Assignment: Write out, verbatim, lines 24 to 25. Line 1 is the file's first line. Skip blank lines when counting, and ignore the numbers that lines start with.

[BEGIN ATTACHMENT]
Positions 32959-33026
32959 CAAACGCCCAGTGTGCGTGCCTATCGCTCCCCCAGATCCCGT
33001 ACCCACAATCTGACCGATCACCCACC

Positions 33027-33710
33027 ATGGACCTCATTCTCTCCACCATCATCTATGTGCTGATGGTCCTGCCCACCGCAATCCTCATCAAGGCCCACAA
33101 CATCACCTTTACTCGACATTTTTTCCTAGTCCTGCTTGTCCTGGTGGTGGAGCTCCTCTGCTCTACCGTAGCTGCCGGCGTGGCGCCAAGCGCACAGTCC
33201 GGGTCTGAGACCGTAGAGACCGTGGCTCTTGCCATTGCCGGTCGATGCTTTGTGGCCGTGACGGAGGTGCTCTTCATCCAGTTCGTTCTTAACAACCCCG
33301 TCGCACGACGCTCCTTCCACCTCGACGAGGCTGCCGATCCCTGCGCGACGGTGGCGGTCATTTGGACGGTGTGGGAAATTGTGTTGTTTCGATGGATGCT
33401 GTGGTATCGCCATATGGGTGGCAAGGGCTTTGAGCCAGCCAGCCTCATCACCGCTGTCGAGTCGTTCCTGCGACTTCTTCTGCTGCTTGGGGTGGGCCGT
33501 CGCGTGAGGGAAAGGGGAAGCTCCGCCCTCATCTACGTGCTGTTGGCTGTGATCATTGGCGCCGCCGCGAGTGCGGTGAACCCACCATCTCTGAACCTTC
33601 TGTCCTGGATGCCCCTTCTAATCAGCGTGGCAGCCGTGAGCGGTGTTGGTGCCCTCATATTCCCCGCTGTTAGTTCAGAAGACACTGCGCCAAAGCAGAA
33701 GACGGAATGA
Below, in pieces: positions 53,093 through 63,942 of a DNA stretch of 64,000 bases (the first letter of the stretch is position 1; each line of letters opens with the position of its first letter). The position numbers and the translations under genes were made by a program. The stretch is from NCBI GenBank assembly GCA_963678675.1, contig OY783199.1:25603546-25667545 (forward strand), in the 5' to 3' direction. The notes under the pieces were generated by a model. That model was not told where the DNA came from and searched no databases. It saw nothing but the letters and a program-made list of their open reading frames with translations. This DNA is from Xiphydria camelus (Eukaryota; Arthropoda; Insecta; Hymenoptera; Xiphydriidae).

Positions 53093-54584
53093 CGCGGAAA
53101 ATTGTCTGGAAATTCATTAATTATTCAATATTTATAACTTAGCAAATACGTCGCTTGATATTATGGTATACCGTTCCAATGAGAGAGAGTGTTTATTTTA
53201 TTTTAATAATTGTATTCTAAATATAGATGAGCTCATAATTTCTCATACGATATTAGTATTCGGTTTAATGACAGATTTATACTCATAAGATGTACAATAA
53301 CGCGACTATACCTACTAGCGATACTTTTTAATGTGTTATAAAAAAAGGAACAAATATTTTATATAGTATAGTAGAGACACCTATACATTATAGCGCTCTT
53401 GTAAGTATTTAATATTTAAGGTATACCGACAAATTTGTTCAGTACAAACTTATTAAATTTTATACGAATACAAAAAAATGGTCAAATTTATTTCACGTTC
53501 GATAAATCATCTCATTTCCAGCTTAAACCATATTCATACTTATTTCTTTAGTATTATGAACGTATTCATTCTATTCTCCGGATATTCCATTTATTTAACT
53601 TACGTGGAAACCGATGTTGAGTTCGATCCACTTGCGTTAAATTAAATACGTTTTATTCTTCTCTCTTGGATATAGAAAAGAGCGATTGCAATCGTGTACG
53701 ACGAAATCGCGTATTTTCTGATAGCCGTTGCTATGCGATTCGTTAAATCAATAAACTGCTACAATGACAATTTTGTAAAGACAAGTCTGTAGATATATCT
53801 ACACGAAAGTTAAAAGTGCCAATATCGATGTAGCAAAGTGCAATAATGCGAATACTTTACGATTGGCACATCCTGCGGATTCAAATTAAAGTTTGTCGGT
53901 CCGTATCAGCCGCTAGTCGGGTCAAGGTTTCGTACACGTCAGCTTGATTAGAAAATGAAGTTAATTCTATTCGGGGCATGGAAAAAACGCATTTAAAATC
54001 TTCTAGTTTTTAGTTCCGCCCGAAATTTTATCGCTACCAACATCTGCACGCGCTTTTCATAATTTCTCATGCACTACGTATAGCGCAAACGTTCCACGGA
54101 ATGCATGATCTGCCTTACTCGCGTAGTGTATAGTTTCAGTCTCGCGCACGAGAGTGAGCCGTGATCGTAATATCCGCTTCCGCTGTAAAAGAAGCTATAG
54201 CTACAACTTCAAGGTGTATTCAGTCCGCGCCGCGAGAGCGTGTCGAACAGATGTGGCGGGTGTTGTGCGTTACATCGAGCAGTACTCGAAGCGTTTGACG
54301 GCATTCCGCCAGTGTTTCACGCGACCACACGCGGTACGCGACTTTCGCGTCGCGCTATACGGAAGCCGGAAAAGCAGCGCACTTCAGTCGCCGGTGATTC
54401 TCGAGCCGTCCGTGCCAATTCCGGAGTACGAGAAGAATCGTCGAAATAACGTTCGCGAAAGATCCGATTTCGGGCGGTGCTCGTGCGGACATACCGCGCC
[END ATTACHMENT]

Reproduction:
53901 CCGTATCAGCCGCTAGTCGGGTCAAGGTTTCGTACACGTCAGCTTGATTAGAAAATGAAGTTAATTCTATTCGGGGCATGGAAAAAACGCATTTAAAATC
54001 TTCTAGTTTTTAGTTCCGCCCGAAATTTTATCGCTACCAACATCTGCACGCGCTTTTCATAATTTCTCATGCACTACGTATAGCGCAAACGTTCCACGGA